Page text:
University funding: Finding the courage to act!

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Added on 29 September 2010 in Viewpoints

Text signed by Michel Leblanc, President and CEO of the Board of Trade of Metropolitan Montreal, and published in Le Devoir and the Métro.

September 29, 2010 

University funding: Finding the courage to act!

Our economic future is at risk if we don’t offer more support to our universities and institutions of higher learning. It’s time to act.

We know our universities are declining. They are having a hard time attracting new world-class professors, maintaining infrastructure and acquiring advanced equipment. They are working themselves to the bone to finance research initiatives, which are essential to knowledge development and teaching.

If our universities can no longer compete, how can we expect tomorrow’s workers, businesses and economy to?

Let’s look at the facts
We have made a sensible, ambitious collective choice: to move toward a knowledge economy and support the development of high-value-added segments within so-called traditional sectors.

A careful decision is required given the emergence of new competitors with a low-cost structure and the demographical challenges we are facing in Quebec.  

But this choice requires that we increase our productivity and succeed in high-value-added niches. To accomplish this, we need stronger universities.   

It’s time to call a spade a spade: the solution for funding universities does not lie in higher personal or corporate taxes. It does not lie in increasing public funding, given that the Quebec government invests proportionally more than other governments and that we are entering a much-needed phase of restricted public spending.

The solution lies in valuing university degrees and a well orchestrated removal of tuition ceilings.

Let’s find the courage to act!
Quebec is far and away the Canadian province where tuition fees are the lowest and where universities are the most poorly funded. Paradoxically, or rather as a result, we have a markedly lower rate of university graduation than other places. In Montréal, the graduation rate was 26.5%, which is significantly lower than the 40% found in many other major North American cities, where tuition fees are much higher.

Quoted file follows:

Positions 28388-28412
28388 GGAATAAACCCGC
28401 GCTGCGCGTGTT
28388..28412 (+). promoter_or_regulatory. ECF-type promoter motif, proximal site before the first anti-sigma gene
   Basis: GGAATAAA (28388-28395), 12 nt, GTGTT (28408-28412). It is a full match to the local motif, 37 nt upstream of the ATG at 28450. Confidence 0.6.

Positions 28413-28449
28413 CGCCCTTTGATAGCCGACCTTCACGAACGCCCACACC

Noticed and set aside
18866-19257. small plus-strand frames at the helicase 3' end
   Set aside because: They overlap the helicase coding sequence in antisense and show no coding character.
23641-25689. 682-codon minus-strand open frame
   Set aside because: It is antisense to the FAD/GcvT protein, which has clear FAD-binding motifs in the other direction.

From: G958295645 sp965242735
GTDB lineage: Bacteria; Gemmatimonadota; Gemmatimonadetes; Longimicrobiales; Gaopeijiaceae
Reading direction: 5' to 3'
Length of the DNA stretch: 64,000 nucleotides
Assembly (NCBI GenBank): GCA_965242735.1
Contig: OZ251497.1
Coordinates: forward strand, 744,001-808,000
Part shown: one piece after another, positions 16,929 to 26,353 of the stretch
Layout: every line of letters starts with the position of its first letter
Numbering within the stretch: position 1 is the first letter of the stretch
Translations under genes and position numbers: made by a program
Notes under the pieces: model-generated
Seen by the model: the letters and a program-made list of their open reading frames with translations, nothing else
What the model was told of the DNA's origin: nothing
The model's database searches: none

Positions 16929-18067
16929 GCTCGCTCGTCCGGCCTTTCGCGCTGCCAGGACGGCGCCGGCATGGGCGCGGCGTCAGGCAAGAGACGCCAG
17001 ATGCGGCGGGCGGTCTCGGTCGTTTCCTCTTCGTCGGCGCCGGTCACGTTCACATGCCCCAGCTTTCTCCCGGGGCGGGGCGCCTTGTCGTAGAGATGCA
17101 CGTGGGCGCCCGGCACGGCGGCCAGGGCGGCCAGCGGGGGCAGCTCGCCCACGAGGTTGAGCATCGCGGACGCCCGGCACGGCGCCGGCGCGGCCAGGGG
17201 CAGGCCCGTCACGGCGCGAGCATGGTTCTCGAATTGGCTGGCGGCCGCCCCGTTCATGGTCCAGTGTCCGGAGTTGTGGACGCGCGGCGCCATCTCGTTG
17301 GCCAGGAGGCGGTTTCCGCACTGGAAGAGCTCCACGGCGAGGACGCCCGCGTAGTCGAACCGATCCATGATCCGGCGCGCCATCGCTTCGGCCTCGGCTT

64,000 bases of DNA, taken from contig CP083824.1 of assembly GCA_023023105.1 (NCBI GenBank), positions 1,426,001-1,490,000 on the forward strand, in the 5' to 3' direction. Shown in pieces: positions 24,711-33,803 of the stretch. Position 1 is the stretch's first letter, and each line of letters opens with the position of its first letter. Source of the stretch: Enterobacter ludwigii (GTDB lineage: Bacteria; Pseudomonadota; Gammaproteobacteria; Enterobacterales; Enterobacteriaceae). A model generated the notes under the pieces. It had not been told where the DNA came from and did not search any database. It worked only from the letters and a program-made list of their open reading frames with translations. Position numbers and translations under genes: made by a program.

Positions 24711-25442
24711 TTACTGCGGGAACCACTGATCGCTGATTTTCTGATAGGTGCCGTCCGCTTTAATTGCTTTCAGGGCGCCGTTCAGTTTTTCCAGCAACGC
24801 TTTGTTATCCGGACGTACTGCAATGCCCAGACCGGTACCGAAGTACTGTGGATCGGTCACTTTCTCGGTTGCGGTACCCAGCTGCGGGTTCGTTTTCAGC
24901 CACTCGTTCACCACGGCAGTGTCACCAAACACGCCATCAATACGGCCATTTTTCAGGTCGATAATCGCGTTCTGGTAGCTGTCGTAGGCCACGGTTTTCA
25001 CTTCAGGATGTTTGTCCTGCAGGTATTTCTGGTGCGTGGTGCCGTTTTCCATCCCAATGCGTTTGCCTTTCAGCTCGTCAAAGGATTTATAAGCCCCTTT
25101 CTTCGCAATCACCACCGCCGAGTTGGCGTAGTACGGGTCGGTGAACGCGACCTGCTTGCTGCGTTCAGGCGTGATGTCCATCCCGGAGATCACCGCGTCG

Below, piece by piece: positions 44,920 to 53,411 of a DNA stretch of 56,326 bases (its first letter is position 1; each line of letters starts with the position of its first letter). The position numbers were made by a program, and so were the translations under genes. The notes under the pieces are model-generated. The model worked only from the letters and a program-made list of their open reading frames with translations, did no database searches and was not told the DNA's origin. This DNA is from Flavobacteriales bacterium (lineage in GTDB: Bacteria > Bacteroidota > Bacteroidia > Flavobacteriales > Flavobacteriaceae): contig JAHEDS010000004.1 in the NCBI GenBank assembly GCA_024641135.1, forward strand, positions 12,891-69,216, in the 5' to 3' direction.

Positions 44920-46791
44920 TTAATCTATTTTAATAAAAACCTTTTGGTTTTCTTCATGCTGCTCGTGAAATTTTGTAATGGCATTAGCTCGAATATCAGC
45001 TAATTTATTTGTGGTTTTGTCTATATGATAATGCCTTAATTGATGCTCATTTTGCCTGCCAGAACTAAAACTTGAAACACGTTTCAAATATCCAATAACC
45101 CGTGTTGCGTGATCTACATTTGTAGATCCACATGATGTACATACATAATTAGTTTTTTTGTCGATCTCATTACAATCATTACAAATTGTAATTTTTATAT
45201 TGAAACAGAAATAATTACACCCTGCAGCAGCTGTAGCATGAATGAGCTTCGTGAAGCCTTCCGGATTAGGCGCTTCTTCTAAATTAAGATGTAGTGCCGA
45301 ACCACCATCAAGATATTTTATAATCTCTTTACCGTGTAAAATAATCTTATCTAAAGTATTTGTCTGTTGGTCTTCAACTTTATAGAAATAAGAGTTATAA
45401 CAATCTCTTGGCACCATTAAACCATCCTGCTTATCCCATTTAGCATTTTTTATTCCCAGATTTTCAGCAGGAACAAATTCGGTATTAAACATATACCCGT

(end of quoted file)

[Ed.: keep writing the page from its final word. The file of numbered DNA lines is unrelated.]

The solution is three-pronged
First, we need to preserve the Quebec model by which the government provides most of the funding to universities, but we need to accept a reasonable increase in tuition fees for all programs. Pegging tuition fees to the Canadian average would in and of itself generate around $500 million in revenue, or most of the structural deficit in our university network.

Second, given that graduates have a higher employment rate and compensation than the rest of the population, a university degree should be considered an investment rather than an expense. And because certain programs lead to more lucrative careers, it’s logical that this should be reflected in tuition fees.

Third, university is a powerful lever for social mobility and must remain so. Of course the counterbalance to this increase in fees is a guarantee that accessibility be maintained. There are proven ways to remove the ceiling without hampering access to a university education. Let’s use them!

An opportunity not to be missed
The Government of Quebec has just announced a meeting with education partners this fall. The government and education partners must take advantage of the window opened by the budget to create real reforms.

If we are serious about creating a competitive economy, an outstanding university network is indispensible.